Biden administration officials voiced concerns on Thursday about China considering assisting Russia with military equipment amid Russian President Vladimir Putin’s invasion of Ukraine.
“We’re concerned that they’re considering directly assisting Russia with military equipment to use in Ukraine,” Secretary of State Antony Blinken said at a news conference at the State Department.
“President Biden will be speaking to President Xi tomorrow and will make clear that China will bear responsibility for any actions it takes to support Russia’s aggression and we will not hesitate to impose costs,” Blinken said.
At the White House, press secretary Jen Psaki told reporters that it is a “high” and “significant” concern among officials that China may try to supply Russia with military assistance.
“Certainly, our concerns about China assisting in any way Russia as they invade a foreign country is of significant concern and the response to that would be consequences,” Psaki added.
Biden is slated to phone Chinese President Xi Jinping on Friday to discuss Russia’ invasion of Ukraine and other issues, marking the first phone call between the two leaders since November.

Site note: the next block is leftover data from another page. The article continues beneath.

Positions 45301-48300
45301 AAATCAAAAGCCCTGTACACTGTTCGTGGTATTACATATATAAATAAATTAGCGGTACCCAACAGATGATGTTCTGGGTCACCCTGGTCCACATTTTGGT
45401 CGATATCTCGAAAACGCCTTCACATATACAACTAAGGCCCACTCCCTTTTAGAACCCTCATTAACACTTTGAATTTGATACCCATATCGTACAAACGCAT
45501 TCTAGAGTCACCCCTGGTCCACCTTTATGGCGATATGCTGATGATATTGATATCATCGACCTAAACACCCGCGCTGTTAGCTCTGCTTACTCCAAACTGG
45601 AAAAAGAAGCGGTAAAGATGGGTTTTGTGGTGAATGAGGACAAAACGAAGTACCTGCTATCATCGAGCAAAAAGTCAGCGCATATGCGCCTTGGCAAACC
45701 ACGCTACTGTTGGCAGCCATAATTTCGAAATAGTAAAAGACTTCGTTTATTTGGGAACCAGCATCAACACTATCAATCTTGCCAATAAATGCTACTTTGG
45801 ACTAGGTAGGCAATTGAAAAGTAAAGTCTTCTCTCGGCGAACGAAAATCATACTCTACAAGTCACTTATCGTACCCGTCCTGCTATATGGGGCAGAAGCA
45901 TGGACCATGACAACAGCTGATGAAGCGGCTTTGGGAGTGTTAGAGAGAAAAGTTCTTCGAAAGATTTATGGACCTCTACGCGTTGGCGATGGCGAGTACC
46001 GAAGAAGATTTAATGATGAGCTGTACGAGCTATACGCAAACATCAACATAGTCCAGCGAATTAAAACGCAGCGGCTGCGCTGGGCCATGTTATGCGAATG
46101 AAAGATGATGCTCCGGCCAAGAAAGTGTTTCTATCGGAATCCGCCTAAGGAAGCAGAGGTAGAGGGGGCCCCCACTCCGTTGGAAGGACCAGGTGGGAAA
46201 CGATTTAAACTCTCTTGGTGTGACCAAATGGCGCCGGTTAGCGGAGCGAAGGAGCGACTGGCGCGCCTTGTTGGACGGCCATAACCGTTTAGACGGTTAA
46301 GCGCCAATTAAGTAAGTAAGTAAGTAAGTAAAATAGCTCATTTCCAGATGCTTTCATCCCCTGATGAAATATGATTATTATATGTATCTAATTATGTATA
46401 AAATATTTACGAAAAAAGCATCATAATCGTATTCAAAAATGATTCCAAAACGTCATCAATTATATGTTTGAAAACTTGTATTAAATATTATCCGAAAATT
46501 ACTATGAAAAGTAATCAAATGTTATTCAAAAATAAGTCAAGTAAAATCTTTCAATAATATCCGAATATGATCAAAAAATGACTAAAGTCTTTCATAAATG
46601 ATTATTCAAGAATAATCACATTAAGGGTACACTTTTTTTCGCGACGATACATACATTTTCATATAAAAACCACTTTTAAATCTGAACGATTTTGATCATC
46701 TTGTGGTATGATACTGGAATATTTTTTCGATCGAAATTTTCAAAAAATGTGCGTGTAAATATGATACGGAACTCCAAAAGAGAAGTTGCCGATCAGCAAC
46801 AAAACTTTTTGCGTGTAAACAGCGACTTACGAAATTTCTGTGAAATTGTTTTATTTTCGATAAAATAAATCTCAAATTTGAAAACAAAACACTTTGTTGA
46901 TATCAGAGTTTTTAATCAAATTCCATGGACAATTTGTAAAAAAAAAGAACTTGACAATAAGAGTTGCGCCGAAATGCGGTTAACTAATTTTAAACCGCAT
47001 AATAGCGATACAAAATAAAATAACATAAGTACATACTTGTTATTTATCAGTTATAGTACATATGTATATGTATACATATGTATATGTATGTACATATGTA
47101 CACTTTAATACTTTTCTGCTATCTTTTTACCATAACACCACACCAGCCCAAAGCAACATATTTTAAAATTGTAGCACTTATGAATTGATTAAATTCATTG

Reports emerged earlier this week that Russia was seeking assistance from China as it wages a war against Ukraine, but the comments from Blinken and Psaki were the first in which officials publicly said China was considering the ask.
While Biden administration officials have warned China publicly and privately there would be consequences if it helps Russia, they have declined to specify what penalties Beijing would face.
“I’m just not going to outline what the consequences will look like,” Psaki said Thursday, but she offered that Biden will “speak directly about that” in the call with Xi on Friday.
The call between the two leaders was mutually agreed to, she said, following a meeting between White House national security adviser Jake Sullivan and China’s top diplomat, Yang Jiechi, on Monday in Rome.
During that meeting, Sullivan told his Chinese counterpart there would be consequences if Beijing aided Moscow in its war effort, officials said earlier this week.
China’s foreign minister Wang Yi said during a call with his Spanish counterpart this week that the country wants to avoid U.S. sanctions and insisted that China “is not a party to this crisis.”